AlasNoAxis
Vortex, London
17/05/2010
Jim Black - Drums
Hilmar Jensson - Electric guitar
Chris Speed - Tenor saxophone
Skúli Sverrisson - Electric bass

Black’s ideas for AlasNoAxis are expressed in lengthy narrative song structures that are obviously through-composed. Individual virtuosity is not emphasised. In AlasNoAxis the individuals of the quartet are in harness to the compositions. Tenor saxophonist Chris Speed’s pared-back style has a pure vocal quality, and his playing is characterised by highly lyrical phrasing. It’s great to hear a tenor deployed to such effect, with Speed always compelling rather than merely forceful, the tenor saxophonist’s natural tendency to puissance effectively resisted. Skúli Sverrisson’s bass has a funky plasticity that compliments Speed’s style wonderfully, while perhaps the closest bond is between Sverrisson and electric guitarist Hilmar Jensson, with whom he enjoys an ongoing partnership outside AlasNoAxis. Jensson can switch effortlessly between tightly-wound mood music and the punchy virility of rock riffage, which makes him ideal for Black’s music. He also mirror’s Black’s drumming style, which often locks into a steady groove but as frequently turns to drumming as punctuation, acting to spur rather than drive things forward. Black’s rhythmic drive emphasises the simple pleasures of rock’s groove, but his music can break down in an instant in ways that rock music cannot, so the mood of a piece can change at the speed of thought, giving it an impulsive, infectious quality. In concert Black’s compositions sometimes run together in the aural equivalent of a visual panorama. The occasional and tentative deployment of electronics for ambient effect, or rather to act as connective tissue, is a minor weakness. While the texture of the more recent AlasNoAxis albums has become increasingly ambient, Black has yet to find a satisfying way, in a live context, to integrate electronics into the meat of his compositions.

AlasNoAxis have been together for ten years, and the individuals in the band play together in numerous other contexts. Jensson is the exception. Other than his close association with Sverrisson he keeps busy with Kitchen Motors, an important Icelandic cultural organization that he co-founded, and by adding to an already impressive sessionography. Sverrisson, meanwhile, somehow finds time to act as Laurie Anderson’s music director while playing alongside Speed and Black in three bands, AlasNoAxis, Pachora and Human Feel, which have between them recorded fourteen albums over the past decade. Black’s association with Speed goes back further, at least to their late ‘90s tenure in Tim Berne’s Bloodcount, at which time Black was also a key presence in Dave Douglas’ Tiny Bell Trio. As you might expect, such collective endeavour over the long term and at such a high level has invested AlasNoAxis with a cogent authority. Their particular blending of jazz and rock has neither the grandstanding flashiness of fusion nor the ramshackle indie posturing of a recent crop of youthful UK-based jazz acts. The comparisons to Metal that you may have read (Black or his publicist seem to like them, so there may be something in it) are seriously overstated. There is clarity and elegance of simplicity to AlasNoAxis music that comes from Black’s understanding that the straightforward recurrence of a beat is what makes rhythm so appealing. He marries that beat to the suppleness of jazz, and plays out his adventurous and unique conception in the company of three fine colourists who each have a keen grasp of dynamics that makes them all adept when it comes to navigating the contours of long-form compositions.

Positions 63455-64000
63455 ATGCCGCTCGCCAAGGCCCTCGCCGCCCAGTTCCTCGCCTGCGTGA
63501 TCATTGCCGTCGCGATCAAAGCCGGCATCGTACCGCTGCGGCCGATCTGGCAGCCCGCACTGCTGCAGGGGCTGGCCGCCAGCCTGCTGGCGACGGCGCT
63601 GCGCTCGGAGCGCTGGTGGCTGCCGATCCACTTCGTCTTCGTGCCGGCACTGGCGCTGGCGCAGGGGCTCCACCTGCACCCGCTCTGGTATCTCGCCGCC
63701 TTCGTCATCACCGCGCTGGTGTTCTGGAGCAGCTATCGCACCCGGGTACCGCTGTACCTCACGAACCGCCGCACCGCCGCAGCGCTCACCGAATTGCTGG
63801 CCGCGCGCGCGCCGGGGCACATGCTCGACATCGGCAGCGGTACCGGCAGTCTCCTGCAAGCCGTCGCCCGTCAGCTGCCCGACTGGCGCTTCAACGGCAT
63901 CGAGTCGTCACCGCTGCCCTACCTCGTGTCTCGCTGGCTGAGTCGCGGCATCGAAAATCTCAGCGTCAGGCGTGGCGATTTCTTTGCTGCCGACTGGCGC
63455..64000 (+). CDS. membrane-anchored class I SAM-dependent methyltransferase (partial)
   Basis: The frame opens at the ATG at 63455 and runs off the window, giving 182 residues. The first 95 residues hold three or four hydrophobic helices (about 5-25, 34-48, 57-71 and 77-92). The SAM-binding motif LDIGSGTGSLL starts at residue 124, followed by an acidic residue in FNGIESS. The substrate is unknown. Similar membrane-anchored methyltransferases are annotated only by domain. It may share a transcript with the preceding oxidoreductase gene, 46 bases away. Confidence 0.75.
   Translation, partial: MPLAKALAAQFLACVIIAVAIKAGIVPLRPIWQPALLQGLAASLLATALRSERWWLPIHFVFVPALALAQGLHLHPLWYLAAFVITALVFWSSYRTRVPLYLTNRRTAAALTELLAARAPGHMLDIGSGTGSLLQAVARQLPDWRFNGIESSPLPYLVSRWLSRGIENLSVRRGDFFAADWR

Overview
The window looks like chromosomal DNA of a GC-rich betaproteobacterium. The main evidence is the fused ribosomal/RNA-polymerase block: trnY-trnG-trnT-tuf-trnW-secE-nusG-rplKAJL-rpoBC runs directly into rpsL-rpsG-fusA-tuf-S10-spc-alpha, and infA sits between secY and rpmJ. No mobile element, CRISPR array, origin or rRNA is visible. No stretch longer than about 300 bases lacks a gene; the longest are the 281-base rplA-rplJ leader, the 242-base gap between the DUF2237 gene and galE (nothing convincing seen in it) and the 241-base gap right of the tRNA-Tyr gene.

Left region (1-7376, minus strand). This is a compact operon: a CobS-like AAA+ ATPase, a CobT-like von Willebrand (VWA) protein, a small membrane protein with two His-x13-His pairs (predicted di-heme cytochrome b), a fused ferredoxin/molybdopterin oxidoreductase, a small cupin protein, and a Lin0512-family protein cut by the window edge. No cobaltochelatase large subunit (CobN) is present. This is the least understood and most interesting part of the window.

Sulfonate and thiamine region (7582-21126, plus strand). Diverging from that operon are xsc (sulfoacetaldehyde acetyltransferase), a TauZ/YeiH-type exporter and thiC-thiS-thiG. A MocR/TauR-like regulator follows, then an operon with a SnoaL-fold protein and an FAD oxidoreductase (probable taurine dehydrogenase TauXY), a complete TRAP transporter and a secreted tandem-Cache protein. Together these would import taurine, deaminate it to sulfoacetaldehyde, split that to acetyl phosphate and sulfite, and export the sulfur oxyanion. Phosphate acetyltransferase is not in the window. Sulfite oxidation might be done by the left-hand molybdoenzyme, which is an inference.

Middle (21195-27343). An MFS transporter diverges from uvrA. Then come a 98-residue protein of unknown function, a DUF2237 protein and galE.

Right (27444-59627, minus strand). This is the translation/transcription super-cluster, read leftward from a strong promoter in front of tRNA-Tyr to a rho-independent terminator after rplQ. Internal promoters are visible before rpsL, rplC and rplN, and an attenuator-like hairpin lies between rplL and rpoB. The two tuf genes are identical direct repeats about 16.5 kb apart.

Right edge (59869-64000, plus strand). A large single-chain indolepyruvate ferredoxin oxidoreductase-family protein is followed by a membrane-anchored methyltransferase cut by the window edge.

AlasNoAxis always keep the audience expectantly alert to the next development. They satisfy both the dedicated jazz fan who places a premium on spontaneity and the more casual listener who loves it when things lock together in familiar ways. With the twist of elegant funkiness supplied by Sverrisson, the charge of electricity injected by Jensson, and the melodious articulation of Speed AlasNoAxis tick all the boxes without being in the slightest formulaic. The composition is the key, but it’s the live charge of the band as collective, marrying the edgy thrill of improv to the raw power of rock, that makes them such a solid proposition.


blog comments powered by Disqus

JAZZ MANN FEATURES

EFG London Jazz Festival, Sunday November 19th 2017.

EFG London Jazz Festival, Sunday November 19th 2017.

Ian Mann witnesses the future of British jazz at the NYJO Jazz Jam and the JazzNewBlood showcase and loses himself in a spectacular Norwegian double bill featuring Sinikka Langeland and Jaga Jazzist.


EFG London Jazz Festival, Saturday November 18th 2017.

EFG London Jazz Festival, Saturday November 18th 2017.

Eclectic, Iklectik, Elektrik - Ian Mann on the penultimate day of the EFG London Jazz Festival.


JAZZ MANN RECOMMENDS